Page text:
Months after Donald Trump promised a “great rebuilding of the Armed Forces,” the Army said that it had missed its recruiting goal for the first time in over a decade. It had aimed to enlist 76,500 new members this year but missed the mark by about 6,500 soldiers. “The Army National Guard and Army Reserves also fell far short of their goals, by more than 12,000 and 5,000 respectively,” the Associated Press reported last week.
In order to boost its recruitment figures for the fiscal year ending on Sept. 30, Army officials spent $200 million on enlistment bonuses and issued a historically high number of waivers for recruits with a history of drug use and health problems. After granting just 191 waivers for marijuana use in 2016, the Army issued more than 500 this year. The AP noted the number was “significantly higher than the other three military services, and represents a steady increase over the past three years.” The Marine Corps, Navy, and Air Force have all met their quotas for the year.
Army officials attributed the lower enlistment figures to the strength of the economy and increasing competition from the private sector. The New York Times reported that the devastation caused by Hurricane Maria in Puerto Rico, a typically fertile recruiting area, also played a role in reducing recruitment figures.
“As we look to 2019 and beyond, we have laid the foundation to improve recruiting for the Army while maintaining an emphasis on quality over quantity,” Army Lt. Col. Emanuel L. Ortiz told the Times. “Our leaders remain confident we will achieve the Army Vision of growing the regular Army above 500,000 soldiers.”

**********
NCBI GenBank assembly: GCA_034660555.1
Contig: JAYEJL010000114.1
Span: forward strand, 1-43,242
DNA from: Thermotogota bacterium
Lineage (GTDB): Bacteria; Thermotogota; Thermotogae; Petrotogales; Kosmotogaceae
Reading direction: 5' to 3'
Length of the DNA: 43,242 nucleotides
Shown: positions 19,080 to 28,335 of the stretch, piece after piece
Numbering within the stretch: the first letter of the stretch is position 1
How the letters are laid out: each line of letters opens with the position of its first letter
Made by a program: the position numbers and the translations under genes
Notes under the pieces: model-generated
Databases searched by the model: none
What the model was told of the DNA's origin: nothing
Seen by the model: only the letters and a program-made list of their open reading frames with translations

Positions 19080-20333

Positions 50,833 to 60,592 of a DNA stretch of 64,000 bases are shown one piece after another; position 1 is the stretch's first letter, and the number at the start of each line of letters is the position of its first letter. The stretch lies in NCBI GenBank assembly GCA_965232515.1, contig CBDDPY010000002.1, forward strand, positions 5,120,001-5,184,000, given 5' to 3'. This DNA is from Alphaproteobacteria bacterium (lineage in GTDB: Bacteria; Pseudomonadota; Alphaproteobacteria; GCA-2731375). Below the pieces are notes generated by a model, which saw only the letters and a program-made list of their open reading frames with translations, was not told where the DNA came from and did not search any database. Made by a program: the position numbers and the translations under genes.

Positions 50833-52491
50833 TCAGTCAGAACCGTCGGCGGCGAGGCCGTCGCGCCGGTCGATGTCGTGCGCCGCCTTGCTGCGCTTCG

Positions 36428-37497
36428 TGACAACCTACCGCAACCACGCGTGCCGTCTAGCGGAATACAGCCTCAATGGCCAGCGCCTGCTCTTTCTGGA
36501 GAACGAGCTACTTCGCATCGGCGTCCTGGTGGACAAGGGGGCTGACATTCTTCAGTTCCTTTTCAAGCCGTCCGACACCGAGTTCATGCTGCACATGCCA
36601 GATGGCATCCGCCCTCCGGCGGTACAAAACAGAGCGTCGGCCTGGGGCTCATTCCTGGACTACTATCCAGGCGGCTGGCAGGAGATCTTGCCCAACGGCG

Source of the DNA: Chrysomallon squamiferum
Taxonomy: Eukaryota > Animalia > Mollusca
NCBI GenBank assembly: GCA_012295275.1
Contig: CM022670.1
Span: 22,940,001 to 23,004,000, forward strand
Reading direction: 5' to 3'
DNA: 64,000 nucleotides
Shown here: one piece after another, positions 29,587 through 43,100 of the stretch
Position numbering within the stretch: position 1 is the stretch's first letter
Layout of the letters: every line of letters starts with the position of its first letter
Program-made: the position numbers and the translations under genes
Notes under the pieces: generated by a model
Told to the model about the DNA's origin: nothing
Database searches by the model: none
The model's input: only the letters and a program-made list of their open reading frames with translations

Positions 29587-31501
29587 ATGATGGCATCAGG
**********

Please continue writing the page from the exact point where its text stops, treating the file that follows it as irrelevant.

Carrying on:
Seven days after taking office, Trump signed an executive order to boost the readiness” for all branches of the armed services and promised to increase the size of the Army, the military’s largest branch, to 540,000 soldiers. During the Obama administration, that figure had plummeted to its lowest total since the early part of the 20th-century. Congress had ordered the Defense Department in 2016—against Obama’s wishes—to grow the Army to 476,000 service members.
In an era when few people use landlines or respond to telemarketer calls, Army Maj. Gen. Joe Calloway told the AP that Army recruiters needed to modernize their approach. “Nobody wants to talk to us,” he said. “If we do get ahold of a potential recruit, they actually don’t want to talk to you on the phone, what they want to do is meet you online first in some type of digital format and then, if they agree to meet with you, you can get the phone call.” To reach the cord-cutting generation, Army recruiters have started to appear at millennial-friendly events like video game tournaments and “CrossFit sports competitions,” the AP reported.
This is not the first time that economic prosperity has led to a shortfall in Army recruitment numbers. In 1998, the height of the dot-com boom, “DOD did not meet its overall recruiting goal for enlistees,” a Government Accountability Office report found. The way the Army responded, according to the New York Times, is nearly identical to the approach it is taking now: “doubling its recruiting budget, adding enlistment bonuses up to $20,000, and allowing enlistees it would have turned away in the past, such as those who had no high school diploma.”